Octopus: Aggressive Search of Multi-Modality Data Using Multifaceted Knowledge Base
Jun Yang 1,2 Qing Li 1 Yueting Zhuang 2
1 Department of Computer Engineering and Information
City University of Hong Kong,
83 Tat Chee Avenue, Kowloon, HKSAR, China
2 Department of Computer Science,
Hangzhou, China, 310027
Copyright is held by the author/owner(s).
WWW2002, May 7-11, 2002, Honolulu, Hawaii, USA.
An important trend in Web information processing is the support of multimedia retrieval. However, the most prevailing paradigm for multimedia retrieval, content-based retrieval (CBR), is a rather conservative one whose performance depends on a set of specifically defined low-level features and a carefully chosen sample object. In this paper, an aggressive search mechanism called Octopus is proposed which addresses the retrieval of multi-modality data using multifaceted knowledge. In particular, Octopus promotes a novel scenario in which the user supplies seed objects of arbitrary modality as the hint of his information need, and receives a set of multi-modality objects satisfying his need. The foundation of Octopus is a multifaceted knowledge base constructed on a layered graph model (LGM), which describes the relevance between media objects from various perspectives. Link analysis based retrieval algorithm is proposed based on the LGM. A unique relevance feedback technique is developed to update the knowledge base by learning from user behaviors, and to enhance the retrieval performance in a progressive manner. A prototype implementing the proposed approach has been developed to demonstrate its feasibility and capability through illustrative examples.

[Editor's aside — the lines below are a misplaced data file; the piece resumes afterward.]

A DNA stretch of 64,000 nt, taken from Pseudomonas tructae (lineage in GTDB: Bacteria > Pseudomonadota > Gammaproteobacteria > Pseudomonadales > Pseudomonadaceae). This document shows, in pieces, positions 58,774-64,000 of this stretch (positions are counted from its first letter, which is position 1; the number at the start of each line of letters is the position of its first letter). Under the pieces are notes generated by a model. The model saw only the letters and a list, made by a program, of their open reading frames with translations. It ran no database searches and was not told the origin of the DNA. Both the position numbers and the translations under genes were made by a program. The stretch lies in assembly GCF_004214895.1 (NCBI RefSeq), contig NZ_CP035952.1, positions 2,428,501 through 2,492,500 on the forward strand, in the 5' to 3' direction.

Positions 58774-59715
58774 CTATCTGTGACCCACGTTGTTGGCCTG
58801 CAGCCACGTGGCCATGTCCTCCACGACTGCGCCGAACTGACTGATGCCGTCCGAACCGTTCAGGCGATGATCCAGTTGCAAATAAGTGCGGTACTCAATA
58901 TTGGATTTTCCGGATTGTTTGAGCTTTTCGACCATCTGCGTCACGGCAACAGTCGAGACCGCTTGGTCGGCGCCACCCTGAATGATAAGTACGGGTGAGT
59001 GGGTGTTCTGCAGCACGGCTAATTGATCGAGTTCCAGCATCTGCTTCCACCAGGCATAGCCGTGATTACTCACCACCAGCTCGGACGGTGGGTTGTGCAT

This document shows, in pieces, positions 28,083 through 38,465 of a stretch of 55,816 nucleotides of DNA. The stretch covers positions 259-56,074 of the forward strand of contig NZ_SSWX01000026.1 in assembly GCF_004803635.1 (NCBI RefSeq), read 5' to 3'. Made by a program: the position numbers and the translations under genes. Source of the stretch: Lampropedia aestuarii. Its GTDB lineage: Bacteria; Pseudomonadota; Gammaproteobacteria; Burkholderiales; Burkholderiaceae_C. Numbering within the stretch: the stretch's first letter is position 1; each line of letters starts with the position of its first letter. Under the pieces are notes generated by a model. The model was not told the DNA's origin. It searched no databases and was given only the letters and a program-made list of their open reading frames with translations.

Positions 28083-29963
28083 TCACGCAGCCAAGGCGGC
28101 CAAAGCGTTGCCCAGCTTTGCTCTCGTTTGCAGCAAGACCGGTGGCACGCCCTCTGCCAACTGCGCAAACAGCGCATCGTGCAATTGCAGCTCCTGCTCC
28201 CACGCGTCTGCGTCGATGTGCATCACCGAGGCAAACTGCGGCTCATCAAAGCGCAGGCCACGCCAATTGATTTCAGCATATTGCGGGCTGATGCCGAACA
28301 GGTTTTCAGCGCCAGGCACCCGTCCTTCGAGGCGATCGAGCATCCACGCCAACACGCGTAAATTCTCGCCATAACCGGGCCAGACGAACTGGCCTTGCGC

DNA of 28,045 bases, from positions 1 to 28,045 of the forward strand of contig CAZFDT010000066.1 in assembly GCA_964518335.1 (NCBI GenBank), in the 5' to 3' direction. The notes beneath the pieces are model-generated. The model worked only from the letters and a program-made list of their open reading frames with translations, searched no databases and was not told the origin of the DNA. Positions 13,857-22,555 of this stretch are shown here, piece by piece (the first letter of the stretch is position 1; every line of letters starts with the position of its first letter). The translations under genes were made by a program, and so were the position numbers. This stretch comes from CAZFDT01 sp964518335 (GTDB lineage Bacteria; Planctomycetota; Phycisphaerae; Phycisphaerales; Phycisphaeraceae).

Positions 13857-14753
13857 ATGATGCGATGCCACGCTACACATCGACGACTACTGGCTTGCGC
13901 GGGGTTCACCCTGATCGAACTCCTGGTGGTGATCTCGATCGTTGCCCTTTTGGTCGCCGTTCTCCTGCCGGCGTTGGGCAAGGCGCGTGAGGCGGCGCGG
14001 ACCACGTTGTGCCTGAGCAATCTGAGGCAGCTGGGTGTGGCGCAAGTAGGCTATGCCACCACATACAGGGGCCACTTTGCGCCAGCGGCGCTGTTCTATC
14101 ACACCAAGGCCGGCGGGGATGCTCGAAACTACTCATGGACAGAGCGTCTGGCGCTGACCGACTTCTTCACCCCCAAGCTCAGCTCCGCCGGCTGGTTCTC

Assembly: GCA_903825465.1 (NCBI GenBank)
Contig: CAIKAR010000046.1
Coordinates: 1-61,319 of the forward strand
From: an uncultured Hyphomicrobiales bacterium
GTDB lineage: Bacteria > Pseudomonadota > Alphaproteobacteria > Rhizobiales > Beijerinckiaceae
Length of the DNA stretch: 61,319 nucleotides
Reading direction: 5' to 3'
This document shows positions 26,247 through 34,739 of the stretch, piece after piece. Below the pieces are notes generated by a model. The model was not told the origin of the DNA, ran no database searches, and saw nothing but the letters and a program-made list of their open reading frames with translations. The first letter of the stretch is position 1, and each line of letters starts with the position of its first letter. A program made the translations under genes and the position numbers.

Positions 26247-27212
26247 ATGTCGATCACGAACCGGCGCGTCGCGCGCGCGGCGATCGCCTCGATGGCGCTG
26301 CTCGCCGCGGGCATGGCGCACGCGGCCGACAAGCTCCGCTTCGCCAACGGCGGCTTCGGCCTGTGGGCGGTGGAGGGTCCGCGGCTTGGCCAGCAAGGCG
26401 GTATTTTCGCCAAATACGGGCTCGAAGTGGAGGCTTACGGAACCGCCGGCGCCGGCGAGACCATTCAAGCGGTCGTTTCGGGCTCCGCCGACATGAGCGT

Categories and Subject Descriptors:
H.3.3 [Information Storage and Retrieval]: Information Search and Retrieval C query formulation, relevance feedback, query models, search process.
Algorithms, Management, Design.
Multi-modality, multimedia retrieval, multifaceted knowledge base, layered graph model, link analysis, relevance feedback.